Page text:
Look at your behaviours and working practises, and consider the impact they have upon your entire workforce, not just those you employ. Engage with your workforce, and understand the stressors you're contributing to, not just the fixes which feel mental health related. Fruit on a Friday is great, but paying your invoice on time is more beneficial. Offering access to a Freelance Assistance Programme is amazing, but remove the causes of the stress, rather than softening the impact of them. Speak to your cohort, and find where the challenges are. Run an internal survey to build a panel of advisors, and listen to those who don't normally have a voice in your process, or work with a group like Leapers to uncover the insights and engage with your network on your behalf. 

Pioneers lead the way. 

Finally, we will see more wonderful work from the pioneers who are leading the charge on better engaging with a diverse and independent workforce. Businesses like HudsonBec who put freelancers at the top of the payments pile. Businesses like TheDoers who run work together sessions for their community to tackle isolation. Businesses like MediaCom who are piloting freelancer support groups. Businesses like MrPresident who are hosting mental wellbeing workshops for their freelancers.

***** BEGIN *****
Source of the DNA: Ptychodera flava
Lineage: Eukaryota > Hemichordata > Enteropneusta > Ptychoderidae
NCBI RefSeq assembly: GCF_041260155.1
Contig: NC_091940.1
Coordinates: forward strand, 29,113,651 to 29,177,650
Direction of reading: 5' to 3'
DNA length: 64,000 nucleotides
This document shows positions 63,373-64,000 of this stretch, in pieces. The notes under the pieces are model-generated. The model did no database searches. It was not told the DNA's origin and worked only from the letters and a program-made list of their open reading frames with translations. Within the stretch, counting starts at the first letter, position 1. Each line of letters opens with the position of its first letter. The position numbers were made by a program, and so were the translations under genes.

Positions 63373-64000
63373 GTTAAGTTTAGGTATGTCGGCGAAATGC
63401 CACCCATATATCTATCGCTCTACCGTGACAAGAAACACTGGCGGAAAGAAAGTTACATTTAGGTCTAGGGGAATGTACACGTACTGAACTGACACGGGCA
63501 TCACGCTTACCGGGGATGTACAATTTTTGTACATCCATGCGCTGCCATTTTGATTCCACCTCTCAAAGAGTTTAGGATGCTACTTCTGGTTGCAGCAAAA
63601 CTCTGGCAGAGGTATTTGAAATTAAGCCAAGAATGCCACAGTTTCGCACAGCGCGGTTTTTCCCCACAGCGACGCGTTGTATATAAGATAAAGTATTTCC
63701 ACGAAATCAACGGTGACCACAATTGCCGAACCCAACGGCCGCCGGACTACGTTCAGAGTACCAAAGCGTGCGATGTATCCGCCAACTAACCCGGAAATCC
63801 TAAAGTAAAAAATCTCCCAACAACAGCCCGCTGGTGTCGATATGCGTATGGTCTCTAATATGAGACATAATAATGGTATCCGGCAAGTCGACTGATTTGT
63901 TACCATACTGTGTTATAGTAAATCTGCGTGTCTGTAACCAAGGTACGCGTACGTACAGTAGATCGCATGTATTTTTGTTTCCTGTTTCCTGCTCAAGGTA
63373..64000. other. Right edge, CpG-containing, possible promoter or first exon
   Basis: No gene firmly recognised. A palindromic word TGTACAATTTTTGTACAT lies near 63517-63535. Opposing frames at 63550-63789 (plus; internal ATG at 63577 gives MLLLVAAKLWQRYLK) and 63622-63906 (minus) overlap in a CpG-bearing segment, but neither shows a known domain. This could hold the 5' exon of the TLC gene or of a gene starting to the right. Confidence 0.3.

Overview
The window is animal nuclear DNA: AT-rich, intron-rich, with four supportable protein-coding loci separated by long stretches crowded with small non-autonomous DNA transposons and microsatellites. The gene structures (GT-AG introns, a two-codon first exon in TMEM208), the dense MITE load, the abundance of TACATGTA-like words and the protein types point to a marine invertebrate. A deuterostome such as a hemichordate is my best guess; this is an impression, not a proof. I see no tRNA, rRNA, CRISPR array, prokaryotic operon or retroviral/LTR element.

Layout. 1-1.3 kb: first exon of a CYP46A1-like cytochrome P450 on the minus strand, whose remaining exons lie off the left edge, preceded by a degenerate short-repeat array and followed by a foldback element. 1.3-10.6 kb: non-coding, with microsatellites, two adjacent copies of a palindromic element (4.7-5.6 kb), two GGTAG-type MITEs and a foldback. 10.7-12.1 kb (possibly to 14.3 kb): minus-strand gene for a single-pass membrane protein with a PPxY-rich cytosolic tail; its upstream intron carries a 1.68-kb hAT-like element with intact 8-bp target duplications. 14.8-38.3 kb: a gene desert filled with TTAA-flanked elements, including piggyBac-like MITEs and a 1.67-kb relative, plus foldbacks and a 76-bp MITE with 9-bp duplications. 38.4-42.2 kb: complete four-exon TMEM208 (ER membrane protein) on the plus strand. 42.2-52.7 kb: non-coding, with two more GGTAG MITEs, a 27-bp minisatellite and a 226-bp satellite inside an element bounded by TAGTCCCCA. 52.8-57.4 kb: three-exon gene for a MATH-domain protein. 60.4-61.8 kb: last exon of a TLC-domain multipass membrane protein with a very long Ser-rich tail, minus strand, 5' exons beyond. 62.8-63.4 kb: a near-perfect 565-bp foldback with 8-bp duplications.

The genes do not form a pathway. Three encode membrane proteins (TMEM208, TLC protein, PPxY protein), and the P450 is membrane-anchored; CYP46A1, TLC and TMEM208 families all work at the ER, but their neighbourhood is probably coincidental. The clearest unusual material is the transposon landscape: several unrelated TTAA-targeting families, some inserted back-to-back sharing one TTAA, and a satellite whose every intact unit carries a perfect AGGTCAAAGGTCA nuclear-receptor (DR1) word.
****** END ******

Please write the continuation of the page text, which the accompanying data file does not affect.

It can be hard to know where to start, but from small conscious actions, to big investment in the future of talent, pioneering businesses are making alternative employment models a sustainable and supportive way of working. 

What you can do about this?

Share the good things you already do with others, so we can all learn from the small steps to create more supportive workplaces. Steal ideas from fellow businesses which demonstrate more effective ways of working. Run small tests to see what works. Register as a Freelance Friendly workplace to provide your freelance workforce with access to good you support them. Ask for help, and work with us to create a more sustainable and more supportive way of working with the self employed, which we all benefit from. 
Matthew Knight is the founder of Leapers, a community supporting the mental health of freelancers - which provides tangible support to individuals, and actionable advice to organisations who work with freelancers.